Classic Rock’s New Releases Round-Up
This week, we give you a Slash reissue, a new album from an old guitar master, an U.D.O. EP, a compilation from a collection of Swedes, plus some Aussie extreme metal. So, get down and get with it…
Words: Malcolm Dome
Acclaimed as one of the best albums of 2010, the self-titled debut from Slash (Roadrunner) has now been reissued on a deluxe format. The added extras are three acoustic tracks with Myles Kennedy on vocals and a DVD. Is it worth getting this album a second time for these? Your choice. But the acoustic performances (including Velvet Revolver and Guns N’ Roses covers) are good, while the DVD is entertaining and informative.
The continual resurgence of back catalogue reissues from Savatage continues with Gutter Ballet (earMUSIC). Originally released in 1989, this is one of the great albums from the band, bringing together orchestration and power in a surging collection of songs with epic soul and esoteric passion. Perhaps more relevant now than 20 years ago.
You always know what you’ll get from Robin Trower. And The Playful Heart (V-12/Repertoire) fits right into the pattern. Some wonderfully evocative guitar moments on sumptuous songs, with the vocals of Davey Pattison very impressive. If you enjoy what Trower does then this will delight you. It plays to his strengths as a musician and songwriter.
From Sweden, Machinae Supremacy are now on tour in the UK, opening for Children Of Bodom. So, The Beat Of Our Decay (Spinefarm) is a rather timely compilation. It has tracks from their last three albums, and shows the way this band have matured from being almost industrial-lite pop rock band to becoming a formidable, epic metal beast. There’s also a cover included of Lady Gaga’s Paparazzi, which is really thunderous.
While we wait for the release of new U.D.O. album Rev Raptor, a four-track EP titled Leatherhead (AFM) gives us all a taste of what’s to come. There will be inevitable comparisons between this and the recent Accept album Blood Of The Nations. The problem here is that the songs are somewhat superficial and never really open up. This has more to do with the format than any lack of writing or musical talent. Hopefully, the full length album will be far sturdier.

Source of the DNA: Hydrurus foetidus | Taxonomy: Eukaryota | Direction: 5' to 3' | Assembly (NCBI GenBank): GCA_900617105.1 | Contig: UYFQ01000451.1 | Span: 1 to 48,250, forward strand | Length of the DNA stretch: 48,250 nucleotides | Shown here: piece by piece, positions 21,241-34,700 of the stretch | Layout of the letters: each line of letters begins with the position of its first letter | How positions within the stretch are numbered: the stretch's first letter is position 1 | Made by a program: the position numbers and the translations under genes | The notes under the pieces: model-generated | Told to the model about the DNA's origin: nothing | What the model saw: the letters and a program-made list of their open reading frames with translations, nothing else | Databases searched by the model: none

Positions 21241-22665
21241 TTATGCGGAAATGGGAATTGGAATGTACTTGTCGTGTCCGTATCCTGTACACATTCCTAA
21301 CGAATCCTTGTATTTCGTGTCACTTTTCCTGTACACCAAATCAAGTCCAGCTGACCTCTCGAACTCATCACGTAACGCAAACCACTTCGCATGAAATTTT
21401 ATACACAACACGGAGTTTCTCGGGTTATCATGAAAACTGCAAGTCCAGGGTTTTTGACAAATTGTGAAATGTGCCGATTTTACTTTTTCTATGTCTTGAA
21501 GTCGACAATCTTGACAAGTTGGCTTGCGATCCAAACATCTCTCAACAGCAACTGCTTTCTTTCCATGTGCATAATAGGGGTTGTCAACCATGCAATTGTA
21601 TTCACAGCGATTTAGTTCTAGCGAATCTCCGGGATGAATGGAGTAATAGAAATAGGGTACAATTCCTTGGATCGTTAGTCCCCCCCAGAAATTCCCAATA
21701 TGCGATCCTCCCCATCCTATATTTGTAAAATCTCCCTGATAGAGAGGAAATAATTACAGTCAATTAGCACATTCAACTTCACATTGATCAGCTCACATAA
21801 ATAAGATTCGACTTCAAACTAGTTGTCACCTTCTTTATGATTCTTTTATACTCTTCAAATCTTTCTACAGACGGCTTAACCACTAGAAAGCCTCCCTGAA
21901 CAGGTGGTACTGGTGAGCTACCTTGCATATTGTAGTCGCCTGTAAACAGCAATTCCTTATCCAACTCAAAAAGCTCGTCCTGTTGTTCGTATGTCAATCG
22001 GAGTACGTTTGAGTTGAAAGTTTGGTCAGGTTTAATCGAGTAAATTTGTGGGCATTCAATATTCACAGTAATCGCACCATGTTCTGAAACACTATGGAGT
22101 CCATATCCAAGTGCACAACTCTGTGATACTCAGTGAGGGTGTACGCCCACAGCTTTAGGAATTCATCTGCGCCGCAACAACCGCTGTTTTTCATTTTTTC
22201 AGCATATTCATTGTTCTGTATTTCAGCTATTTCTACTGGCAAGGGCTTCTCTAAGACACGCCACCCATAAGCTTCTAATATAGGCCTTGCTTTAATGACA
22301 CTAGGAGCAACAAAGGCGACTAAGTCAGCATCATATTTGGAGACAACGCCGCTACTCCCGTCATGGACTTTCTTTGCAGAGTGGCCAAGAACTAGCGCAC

The Trews are Canadians with a real penchant for intelligent pop rock. Hope & Ruin (Bumstead) is their fourth studio album, and it is an emotional rollercoaster. There’s real depth here, with some wonderful playing augmenting songs blessed with subtle melodies and potent lyricism. Early Bryan Adams with touches of Rush.
Often overlooked, Blue Oyster Cult’s 1985 album Club Ninja (Lemon) suffers through comparisons with what had gone before. However this reissue, with a much more elaborate and firm mix, is a reminder that there are some stunning songs. Dancin’ In The Ruins, Perfect Water and Shadow Warriors would all have been hailed as classics had they been on the Fire Of Unknown Origin or The Revolution By Night albums.
Finally, a slice of terminally tempestuous metal from Australian cult heroes Destroyer666. To The Devil His Due (Hellsheadbangers). This is actually a collection of the band’s early seven inch singles, long since out of print. While you expect brutality, what surprises is the deep lying groove in each song. A stunning compilation.
Tags: Accept, Blue Oyster Cult, Bryan Adams, Children Of Bodom, Davey Pattison, Destroyer666, Guns N' Roses, Lady GaGa, Machinae Supremacy, Myles Kennedy, Robin Trower, Rush, Savatage, Slash, The Trews, U.D.O., Velvet Revolver